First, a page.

Author: Derek Lodge

A Greater guide to lodging your tax return

It’s now officially tax time, and all across the country accountants are hard at work churning out returns for hard working Australians. But if it’s your first time lodging a return, or you don’t fully understand the process, our Coffs Harbour Branch Manager Derek Lodge has some timely advice.

If 2014 will be your first time lodging a tax return, you might have some idea of what you need to do, or you may be totally clueless. Either way, your tax return is important, so it’s never a bad idea to improve your understanding.

There’s no need to be daunted – we've taken some of the most commonly asked questions when it comes to tax time for individuals, and answered them as simply as we can.

Q: Do I need to lodge a tax return in 2014?

A: If you were employed and paid tax during the period 1 July, 2013 and 30 June, 2014, then yes, you need to lodge a return. It’s probably a good idea not to put it off either, as if you forget to lodge a return you may incur a fine and have to pay interest on any tax you owe.

Q: What does it mean to lodge a return?

A: Basically, you’re letting the Australian Tax Office know how much tax you've paid, how much you earned and what deductions you are claiming from the last financial year.

Q: How do I lodge a return?

A: You have two options, you can lodge a return yourself, or defer it to a professional like an accountant or tax agent. If your tax situation over the past year is quite simple and you know all your deductions, you can submit a return online using e-tax, or send your tax return to the ATO in the post.

If you've been with a few employers in the past year, you have investments or aren't sure of all your deductions, best to see an expert, who’s fees will be tax deductible as part of your return next year.

Q: What will I need to lodge my return?

A: You’ll need the following to lodge your return:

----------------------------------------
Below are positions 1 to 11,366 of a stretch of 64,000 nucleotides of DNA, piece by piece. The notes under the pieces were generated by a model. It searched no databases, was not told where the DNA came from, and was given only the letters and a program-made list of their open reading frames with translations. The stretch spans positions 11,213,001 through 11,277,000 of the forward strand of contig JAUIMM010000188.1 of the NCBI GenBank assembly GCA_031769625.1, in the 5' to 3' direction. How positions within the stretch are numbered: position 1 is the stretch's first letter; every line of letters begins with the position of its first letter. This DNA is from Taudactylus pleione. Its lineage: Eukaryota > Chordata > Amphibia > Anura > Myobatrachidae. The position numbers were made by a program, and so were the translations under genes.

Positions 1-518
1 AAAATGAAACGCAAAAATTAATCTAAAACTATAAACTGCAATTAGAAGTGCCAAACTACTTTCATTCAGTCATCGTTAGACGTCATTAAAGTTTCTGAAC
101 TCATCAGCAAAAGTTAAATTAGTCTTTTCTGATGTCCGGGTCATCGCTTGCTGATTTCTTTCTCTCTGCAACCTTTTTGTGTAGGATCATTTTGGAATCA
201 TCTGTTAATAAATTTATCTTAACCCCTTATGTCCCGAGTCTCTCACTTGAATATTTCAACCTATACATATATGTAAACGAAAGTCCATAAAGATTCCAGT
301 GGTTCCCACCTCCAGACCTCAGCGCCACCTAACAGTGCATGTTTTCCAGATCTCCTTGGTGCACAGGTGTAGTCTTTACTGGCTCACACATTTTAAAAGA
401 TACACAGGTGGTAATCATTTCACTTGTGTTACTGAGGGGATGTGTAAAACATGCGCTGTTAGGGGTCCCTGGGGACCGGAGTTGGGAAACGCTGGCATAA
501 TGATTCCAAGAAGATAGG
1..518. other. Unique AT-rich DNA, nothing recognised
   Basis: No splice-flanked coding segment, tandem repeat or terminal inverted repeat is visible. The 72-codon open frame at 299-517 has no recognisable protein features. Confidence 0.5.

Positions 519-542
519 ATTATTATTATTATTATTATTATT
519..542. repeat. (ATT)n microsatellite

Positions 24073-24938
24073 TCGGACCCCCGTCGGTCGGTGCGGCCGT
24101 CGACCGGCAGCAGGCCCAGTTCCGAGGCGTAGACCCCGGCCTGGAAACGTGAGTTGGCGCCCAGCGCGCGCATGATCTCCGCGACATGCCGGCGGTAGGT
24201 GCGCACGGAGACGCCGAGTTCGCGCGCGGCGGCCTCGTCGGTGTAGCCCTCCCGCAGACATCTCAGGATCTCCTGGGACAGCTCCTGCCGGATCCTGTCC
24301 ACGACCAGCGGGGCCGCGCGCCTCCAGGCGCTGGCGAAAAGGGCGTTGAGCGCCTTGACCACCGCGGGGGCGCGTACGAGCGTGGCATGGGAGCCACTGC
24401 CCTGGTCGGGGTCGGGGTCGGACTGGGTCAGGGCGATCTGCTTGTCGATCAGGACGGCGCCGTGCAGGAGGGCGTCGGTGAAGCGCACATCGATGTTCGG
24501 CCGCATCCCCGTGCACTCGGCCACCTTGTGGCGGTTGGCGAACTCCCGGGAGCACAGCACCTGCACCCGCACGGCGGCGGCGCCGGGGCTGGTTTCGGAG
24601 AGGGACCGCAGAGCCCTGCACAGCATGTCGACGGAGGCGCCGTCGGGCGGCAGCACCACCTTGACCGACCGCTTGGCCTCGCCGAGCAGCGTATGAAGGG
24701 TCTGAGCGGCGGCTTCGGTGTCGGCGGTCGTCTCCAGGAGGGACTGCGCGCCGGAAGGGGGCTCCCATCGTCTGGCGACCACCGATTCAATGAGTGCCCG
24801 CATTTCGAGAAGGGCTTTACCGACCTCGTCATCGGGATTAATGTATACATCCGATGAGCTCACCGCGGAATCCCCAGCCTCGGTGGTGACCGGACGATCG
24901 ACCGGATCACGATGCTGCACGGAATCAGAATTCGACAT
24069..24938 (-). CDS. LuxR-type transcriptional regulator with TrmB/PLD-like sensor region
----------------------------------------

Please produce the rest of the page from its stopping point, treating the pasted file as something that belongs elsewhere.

• Your tax file number
  • Summaries from your employer stating how much you earned
  • Summaries of any interest you may have earned this year (available through The Greater’s Internet Banking– find out how to register here.)
  • If you plan on claiming any deductions, you’ll need receipts or tax invoices for proof of purchase

Q: What sort of things can I claim as deductions?

A: In a nutshell, you can claim most things you need for work that you've paid for out of pocket. These can include:

  • If you’re currently studying or training, you can claim expenses for self-education
  • If you work from home, you can claim expenses for your home office
  • You can claim uniform expenses if you’re required to wear one
  • If you have to travel or use your vehicle for work, you can claim these expenses back as well.

For a full list of deductions, it’s a great idea to check out the ATO website.

Q: Why do I get money back or have to repay once I've lodged my return?

A: If you are self-employed, this won’t be an issue for you. For the majority of us though, your tax is paid using the Pay As You Go (PAYG) method, meaning your employer deducts a little tax out of each and every pay. However, this system isn't always 100% accurate, and so if it’s found that you've paid too much tax you’ll get a refund, and if you haven’t paid enough tax you’ll need to pay more.

Once you've lodged your tax return, if you think you could do with a little help managing your finances, it might be a good idea to meet with a Financial Planner. 

Do you have a question about your tax return we haven’t answered? Leave it in the comments below and we’ll answer it for you.

If you found this blog useful, why not subscribe to our feed for regularly updated content, or connect with us on Facebook, Twitter or Google Plus.